IAI’s CARMEL system was designed as a platform-agnostic solution that can be integrated onto a multitude of current and future Ground Combat Vehicles. As such, ATHENA and autonomous navigation and manoeuvring systems are kits that can be adapted and integrated onto different vehicles, and the radars and other sensors can be adapted to conform to the vehicle type and particular mission requirement.
Rafael’s solution for future combat fighting vehicles utilises a large video wall display enabling the two crew-members to focus on the mission while intuitively sharing tasks among themselves and with virtual assistants. This transparent cockpit design provides constant 360-degree situational awareness, stacking two-layers, each covering 180 degrees. Augmented reality is used for real-time battlefield information and data. Video annotations highlight the objects of interest, friendly forces, suspected and confirmed targets, or messages alerting crew-members to act.
This includes targets, Blue Forces, and other Points of Interest, as well as an autonomous mission support system for autonomous mission planning, driving, and simultaneous operation of all vehicle weapon systems, all based on combat artificial intelligence capabilities.
These technologies are also combined with RAFAEL’s breakthrough FIREWEAVER Networked Targeting and Control System, providing real-time pixel-based target designation and fire co-ordination, allowing simultaneous precise strikes on multiple targets within seconds.
The Carmel Programme also includes the development of other capabilities that were not presented during the demonstration day. Such capacities include: a platform with hybrid-electric propulsion, energy storage with high capacity to support the electronic systems on board, signature reduction (including active camouflage), multi-task radar providing self-defence (active protection) from anti-tank threats as well as detection and tracking of drones, vehicles and humans, blue force tracking and various types of weapon systems (including direct and indirect fires, self-protection and high-energy lasers).Another aspect to be pursued at a later stage is teamwork – the synergy between several Carmel vehicles, sharing information and tasks using broadband connectivity. Manned-Unmanned Teaming will evaluate the advantages of augmenting the small crew with the capabilities of associated robotic team members.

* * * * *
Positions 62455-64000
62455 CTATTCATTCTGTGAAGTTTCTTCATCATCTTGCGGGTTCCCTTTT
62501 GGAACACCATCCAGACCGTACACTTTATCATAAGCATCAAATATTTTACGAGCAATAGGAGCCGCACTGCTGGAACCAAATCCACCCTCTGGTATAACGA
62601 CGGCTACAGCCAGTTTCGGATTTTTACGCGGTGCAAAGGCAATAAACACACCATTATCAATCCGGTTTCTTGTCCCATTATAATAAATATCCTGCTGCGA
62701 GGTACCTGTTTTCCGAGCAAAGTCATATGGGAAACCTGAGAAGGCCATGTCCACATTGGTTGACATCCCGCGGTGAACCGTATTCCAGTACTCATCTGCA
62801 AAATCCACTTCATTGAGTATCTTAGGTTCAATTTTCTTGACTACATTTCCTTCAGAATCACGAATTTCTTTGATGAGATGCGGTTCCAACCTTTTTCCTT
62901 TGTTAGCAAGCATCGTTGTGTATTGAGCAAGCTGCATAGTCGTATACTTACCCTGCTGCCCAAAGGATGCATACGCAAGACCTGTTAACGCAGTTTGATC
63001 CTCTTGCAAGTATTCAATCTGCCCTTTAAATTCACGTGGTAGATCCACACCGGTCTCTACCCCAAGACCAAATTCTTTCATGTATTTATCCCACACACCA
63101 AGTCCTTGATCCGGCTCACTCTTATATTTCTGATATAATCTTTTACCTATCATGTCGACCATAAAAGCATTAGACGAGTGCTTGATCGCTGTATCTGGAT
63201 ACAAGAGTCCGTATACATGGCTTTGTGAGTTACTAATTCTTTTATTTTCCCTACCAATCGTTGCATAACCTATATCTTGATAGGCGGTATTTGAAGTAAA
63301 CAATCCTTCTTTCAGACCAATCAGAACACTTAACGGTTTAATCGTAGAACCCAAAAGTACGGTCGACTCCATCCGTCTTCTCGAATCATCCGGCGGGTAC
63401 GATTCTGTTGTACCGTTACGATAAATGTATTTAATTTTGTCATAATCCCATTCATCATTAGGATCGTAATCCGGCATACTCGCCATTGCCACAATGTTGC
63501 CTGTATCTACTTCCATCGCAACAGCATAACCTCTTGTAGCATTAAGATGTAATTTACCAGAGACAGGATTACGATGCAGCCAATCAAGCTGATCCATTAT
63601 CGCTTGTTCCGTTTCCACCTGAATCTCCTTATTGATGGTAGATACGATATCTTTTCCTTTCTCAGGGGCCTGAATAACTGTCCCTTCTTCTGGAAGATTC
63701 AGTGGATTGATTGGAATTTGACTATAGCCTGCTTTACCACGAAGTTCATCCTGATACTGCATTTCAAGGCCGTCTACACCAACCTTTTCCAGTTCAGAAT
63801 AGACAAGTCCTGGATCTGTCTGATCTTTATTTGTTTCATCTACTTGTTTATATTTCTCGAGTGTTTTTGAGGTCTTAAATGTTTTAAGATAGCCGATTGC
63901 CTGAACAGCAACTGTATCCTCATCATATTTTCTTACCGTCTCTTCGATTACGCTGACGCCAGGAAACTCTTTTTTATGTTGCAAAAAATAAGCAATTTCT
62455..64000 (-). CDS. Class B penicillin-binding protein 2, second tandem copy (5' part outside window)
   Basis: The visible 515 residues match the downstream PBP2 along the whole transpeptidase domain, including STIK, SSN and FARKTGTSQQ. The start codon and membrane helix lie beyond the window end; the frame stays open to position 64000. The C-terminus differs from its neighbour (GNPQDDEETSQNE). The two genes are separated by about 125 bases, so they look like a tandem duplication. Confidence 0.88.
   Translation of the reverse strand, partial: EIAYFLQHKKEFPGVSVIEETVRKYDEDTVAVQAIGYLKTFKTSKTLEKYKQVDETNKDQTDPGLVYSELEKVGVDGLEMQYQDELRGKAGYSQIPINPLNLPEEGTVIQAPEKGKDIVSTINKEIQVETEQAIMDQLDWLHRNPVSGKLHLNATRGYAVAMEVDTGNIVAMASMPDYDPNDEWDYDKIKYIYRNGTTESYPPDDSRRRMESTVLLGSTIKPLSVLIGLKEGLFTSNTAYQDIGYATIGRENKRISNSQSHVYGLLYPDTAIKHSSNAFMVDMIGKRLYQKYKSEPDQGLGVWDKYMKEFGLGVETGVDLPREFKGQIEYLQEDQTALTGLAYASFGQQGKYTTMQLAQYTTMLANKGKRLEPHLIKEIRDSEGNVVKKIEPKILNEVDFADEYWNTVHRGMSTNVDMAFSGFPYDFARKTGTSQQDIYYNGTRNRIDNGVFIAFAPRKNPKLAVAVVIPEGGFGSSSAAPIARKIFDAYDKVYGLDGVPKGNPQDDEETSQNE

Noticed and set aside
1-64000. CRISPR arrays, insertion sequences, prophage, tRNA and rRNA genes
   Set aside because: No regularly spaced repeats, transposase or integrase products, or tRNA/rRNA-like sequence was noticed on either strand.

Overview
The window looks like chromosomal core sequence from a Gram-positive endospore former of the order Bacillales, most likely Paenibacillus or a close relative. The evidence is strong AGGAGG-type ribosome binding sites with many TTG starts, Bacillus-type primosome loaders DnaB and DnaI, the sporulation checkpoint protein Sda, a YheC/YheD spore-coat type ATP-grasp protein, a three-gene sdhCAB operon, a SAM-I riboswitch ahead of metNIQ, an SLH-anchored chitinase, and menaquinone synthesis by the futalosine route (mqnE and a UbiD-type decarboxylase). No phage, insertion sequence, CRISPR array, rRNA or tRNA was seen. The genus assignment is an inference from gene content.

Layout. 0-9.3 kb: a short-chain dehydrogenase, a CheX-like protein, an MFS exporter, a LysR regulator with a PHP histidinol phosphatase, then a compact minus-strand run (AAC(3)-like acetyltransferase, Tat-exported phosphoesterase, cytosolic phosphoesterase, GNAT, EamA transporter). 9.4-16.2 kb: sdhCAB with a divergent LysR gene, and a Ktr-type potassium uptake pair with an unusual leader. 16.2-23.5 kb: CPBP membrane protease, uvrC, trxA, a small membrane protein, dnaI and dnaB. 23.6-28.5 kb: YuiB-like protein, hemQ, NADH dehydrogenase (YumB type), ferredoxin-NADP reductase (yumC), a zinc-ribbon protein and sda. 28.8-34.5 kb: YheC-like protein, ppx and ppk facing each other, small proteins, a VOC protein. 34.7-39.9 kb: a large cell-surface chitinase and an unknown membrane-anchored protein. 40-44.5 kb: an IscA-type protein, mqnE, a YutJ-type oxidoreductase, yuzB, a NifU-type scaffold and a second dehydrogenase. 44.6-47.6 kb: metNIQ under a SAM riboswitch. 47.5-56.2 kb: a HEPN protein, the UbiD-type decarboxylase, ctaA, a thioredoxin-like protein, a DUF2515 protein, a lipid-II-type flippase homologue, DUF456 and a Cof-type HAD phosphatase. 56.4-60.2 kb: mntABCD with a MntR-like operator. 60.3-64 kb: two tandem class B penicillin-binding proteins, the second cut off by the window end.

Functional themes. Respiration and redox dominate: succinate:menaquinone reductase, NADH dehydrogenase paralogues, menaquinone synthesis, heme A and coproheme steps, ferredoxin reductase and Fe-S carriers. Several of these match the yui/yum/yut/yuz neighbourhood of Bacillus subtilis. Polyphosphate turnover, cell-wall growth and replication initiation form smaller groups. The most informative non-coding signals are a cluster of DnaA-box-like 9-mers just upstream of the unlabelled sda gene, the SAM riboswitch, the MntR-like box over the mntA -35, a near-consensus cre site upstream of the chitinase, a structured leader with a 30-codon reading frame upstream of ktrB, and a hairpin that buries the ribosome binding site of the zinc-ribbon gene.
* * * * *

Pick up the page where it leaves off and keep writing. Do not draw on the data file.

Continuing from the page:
The lessons learned from the recent evaluation will be assessed and presented to the DRDD for further action. DRDD is expected to either recommend a technology mix for further development and integration in a future platform or to select a single provider or a team to act as a prime contractor. Among the technologies already selected for integration into future platforms is the IRON VISION helmet display from Elbit Systems, which will be integrated in the next phase of the MERKAVA Main Battle Tank – the MERKAVA Mk4 BARAK. Other systems could be included in the EITAN APC and NAMER heavy armoured infantry combat vehicle.
While Carmel is undergoing evaluation and technology demonstrations, the IDF plans to introduce two new armoured vehicles to modernise and enhance the capabilities of armoured and mechanised infantry. The MERKAVA Mk4 BARAK (lightning in Hebrew) is the latest version of MERKAVA, soon to be entering service. This will implement some of the capabilities developed for the Carmel, including AI and the IRON VISION augmented vision system, enabling the crew to view the outside world on their helmet display, with information embedded in the world view. AI enables the crew to improve target recognition and tracking under difficult visibility.
EITAN, the new 8×8 armoured vehicle designed and built by the MoD Tank Authority, will replace the M-113s, which is being withdrawn from active and reserve service. EITAN employs a new remotely operated turret mounting a 30mm auto-cannon that is likely be used in the Carmel, either in the original 30mm or 40mm SUPERSHOT version. The turret will also integrate advanced sensors and active protection capability, enhancing the vehicle’s combat effectiveness in the complex battlespace.
Tamir Eshel is a security and defence commentator based in Israel.